Union: Soccer clubs not paying in Eastern Europe
The union representing professional soccer players said Tuesday
its members are mistreated financially by clubs in Eastern Europe,
which can lead to the greater risk of match-fixing.
In a study of thousands of players in a dozen nations, FIFPro
said clubs from Greece to Russia show a ”terrifying lack of
respect” for the fundamental rights of professionals, ranging from
withholding wages to beatings.
Poland and Ukraine, which co-host Euro 2012, are among the
FIFPro, which has threatened to hold up the start of some UEFA
Champions League matches unless the situation improves, said by
refusing to pay players, clubs were directly pushing them toward
match-fixing schemes as a way of financial survival.
FIFPro said FIFA and UEFA failed to heed their calls, noting it
would be difficult to effectively combat match-fixing unless the
federations make sure players are well-treated and paid on
UEFA said it had no comment on the report.
”To organize a strike internationally is of course difficult
but – why not should we show the world if they don’t change the
situation,” said FIFPro Secretary General Theo van Seggelen.
Delaying the start of a Champions League game would play havoc
with the orchestrated schedules designed for maximum revenue, some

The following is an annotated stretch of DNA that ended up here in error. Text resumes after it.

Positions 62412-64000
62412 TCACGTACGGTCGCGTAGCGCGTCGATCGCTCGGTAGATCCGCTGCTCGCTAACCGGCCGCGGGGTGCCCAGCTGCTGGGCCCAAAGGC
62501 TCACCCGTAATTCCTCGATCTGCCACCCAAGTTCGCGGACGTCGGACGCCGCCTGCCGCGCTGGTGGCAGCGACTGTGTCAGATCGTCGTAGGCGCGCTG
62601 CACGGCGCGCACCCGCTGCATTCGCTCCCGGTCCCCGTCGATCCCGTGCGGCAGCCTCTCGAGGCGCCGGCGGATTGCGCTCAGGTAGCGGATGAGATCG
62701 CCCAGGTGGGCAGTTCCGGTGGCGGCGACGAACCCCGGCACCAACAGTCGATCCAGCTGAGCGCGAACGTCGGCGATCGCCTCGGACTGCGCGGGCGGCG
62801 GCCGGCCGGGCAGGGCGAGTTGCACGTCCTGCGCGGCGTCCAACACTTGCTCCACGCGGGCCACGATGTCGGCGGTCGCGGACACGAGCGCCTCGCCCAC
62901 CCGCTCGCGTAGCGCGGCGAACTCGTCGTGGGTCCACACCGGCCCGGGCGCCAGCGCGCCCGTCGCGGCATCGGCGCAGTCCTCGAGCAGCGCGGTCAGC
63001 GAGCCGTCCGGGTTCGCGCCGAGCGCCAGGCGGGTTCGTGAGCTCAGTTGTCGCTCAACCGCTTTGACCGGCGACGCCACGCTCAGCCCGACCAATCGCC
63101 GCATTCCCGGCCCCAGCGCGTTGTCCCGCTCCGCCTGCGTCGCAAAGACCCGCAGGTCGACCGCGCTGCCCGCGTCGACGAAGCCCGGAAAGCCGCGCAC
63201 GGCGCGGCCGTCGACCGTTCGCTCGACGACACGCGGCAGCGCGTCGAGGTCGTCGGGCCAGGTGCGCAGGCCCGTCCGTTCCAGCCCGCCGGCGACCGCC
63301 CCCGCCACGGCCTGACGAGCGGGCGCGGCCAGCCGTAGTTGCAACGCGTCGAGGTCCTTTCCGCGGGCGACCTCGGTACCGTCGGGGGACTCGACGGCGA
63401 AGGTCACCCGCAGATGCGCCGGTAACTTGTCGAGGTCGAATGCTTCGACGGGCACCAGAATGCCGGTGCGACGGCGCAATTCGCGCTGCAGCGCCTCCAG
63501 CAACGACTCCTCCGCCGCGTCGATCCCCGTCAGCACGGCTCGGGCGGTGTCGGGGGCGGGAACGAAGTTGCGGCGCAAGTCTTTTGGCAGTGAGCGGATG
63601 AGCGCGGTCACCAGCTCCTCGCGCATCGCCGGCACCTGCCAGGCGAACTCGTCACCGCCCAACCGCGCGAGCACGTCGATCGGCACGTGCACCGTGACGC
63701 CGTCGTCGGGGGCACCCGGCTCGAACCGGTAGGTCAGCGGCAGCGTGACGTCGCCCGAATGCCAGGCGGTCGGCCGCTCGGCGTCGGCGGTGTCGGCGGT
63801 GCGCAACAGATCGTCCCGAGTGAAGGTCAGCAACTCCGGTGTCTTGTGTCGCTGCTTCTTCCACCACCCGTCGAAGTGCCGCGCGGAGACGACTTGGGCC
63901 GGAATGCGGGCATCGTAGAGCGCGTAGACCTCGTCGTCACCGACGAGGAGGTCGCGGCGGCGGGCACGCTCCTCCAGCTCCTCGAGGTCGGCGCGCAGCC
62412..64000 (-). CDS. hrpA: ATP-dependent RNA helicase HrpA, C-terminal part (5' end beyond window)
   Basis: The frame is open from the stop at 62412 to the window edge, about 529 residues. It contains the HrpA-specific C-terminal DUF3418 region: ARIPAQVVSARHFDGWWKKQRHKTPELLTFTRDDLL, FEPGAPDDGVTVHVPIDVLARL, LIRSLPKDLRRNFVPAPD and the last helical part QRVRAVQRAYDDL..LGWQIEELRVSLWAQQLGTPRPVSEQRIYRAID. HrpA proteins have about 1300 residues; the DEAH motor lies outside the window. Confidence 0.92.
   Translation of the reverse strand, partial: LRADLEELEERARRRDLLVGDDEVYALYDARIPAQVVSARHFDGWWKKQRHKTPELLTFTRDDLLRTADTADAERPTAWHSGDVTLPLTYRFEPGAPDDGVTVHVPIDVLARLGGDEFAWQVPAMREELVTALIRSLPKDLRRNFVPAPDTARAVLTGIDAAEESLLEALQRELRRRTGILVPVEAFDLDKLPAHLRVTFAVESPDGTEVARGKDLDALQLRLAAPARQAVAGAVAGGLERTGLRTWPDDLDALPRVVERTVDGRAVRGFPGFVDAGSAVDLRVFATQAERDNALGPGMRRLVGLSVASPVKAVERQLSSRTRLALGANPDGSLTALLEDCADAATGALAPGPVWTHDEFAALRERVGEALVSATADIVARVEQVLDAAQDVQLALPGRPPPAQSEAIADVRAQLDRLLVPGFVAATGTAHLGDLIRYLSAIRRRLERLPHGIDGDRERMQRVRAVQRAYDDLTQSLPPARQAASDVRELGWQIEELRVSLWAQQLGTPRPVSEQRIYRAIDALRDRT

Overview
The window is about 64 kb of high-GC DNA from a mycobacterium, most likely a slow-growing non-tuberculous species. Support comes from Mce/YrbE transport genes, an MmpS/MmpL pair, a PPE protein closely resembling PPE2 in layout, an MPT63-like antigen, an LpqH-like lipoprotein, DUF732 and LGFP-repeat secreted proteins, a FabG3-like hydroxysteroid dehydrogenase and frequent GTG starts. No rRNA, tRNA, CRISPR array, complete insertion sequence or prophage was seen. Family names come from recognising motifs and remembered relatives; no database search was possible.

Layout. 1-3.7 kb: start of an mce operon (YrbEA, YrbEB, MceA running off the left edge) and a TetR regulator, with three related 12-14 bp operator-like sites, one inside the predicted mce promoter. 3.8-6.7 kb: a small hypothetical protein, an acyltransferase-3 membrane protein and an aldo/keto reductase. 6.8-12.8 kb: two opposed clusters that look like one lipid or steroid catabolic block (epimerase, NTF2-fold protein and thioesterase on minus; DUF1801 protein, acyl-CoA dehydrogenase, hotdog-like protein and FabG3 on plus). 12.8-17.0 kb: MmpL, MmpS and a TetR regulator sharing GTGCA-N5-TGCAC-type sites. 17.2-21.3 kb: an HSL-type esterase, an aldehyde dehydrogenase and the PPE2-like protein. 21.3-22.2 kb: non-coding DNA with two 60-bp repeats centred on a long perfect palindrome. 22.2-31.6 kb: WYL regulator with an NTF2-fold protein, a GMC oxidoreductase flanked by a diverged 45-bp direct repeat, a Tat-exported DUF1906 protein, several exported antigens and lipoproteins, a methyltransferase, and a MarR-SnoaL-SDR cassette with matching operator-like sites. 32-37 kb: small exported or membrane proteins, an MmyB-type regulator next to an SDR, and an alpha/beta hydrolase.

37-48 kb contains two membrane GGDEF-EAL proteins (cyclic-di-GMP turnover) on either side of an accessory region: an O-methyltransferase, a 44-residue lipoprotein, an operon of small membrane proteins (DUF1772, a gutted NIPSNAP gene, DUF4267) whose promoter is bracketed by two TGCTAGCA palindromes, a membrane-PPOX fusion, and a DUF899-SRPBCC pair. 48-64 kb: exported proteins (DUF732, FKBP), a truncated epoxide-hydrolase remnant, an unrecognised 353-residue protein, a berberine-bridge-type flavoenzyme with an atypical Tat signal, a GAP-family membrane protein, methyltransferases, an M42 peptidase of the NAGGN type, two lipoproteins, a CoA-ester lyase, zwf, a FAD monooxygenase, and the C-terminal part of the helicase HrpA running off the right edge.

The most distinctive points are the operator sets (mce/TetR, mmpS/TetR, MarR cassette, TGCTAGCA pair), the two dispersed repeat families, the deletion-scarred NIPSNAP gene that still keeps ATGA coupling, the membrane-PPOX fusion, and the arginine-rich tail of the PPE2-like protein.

FIFPro delegates said.
In the survey of 3,357 players in 12 eastern European nations,
representing up to 70 percent of top-division players in some
nations, FIFPro found that 41.4 percent did not get paid on time,
with 5 percent having to wait six months or more.
”A player who has to wait for his money has a greater chance of
being approached to manipulate a match. What’s more, he is
vulnerable,” stated the study, titled the ”Black Book Eastern
When it came to bonuses, often an essential part of players’
pay, only 53.4 percent said they received them on time. Almost 12
percent of players in the survey said they had been approached to
manipulate a match, and more than half of those who were approached
did not have their wages paid on time.
The study indicated 42.9 percent of players do not get their pay
on time in Poland, rising to 60.7 percent for bonuses. Almost 10
percent said they had been victim of racism or discrimination. The
Euro 2012 co-host Ukraine fared better, with 15.5 percent of
players not being paid on time.
FIFPro said fans were often blinded by the wealth of top players
and fail to realize 95 percent of players may find it tough to pay
mortgages and other expenses.
”As long as Manchester United, Liverpool, Barcelona and Real
Madrid and Juventus are all doing well, unfortunately the glare of
publicity does not shine on parts of the world where there are
major problems,” said FIFPro board member Tony Higgins.
Higgins said he was angered by UEFA and FIFA making the fight
against match-fixing a top priority yet not doing enough to get
players paid on time.
Almost 12 percent of players were victims of violence, in a
third of cases inflicted by their own clubs. The union highlighted
recent incidents in Russia where Montenegrin player Nikola Nikezic
said he was beaten into terminating his contract with FC Kuban.
”What these players meet is unbelievable,” he said, suggesting
the results would have been even higher had many players not
refused to cooperate because of fear of retribution.
Follow Raf Casert on Twitter at http://twitter.com/rcasert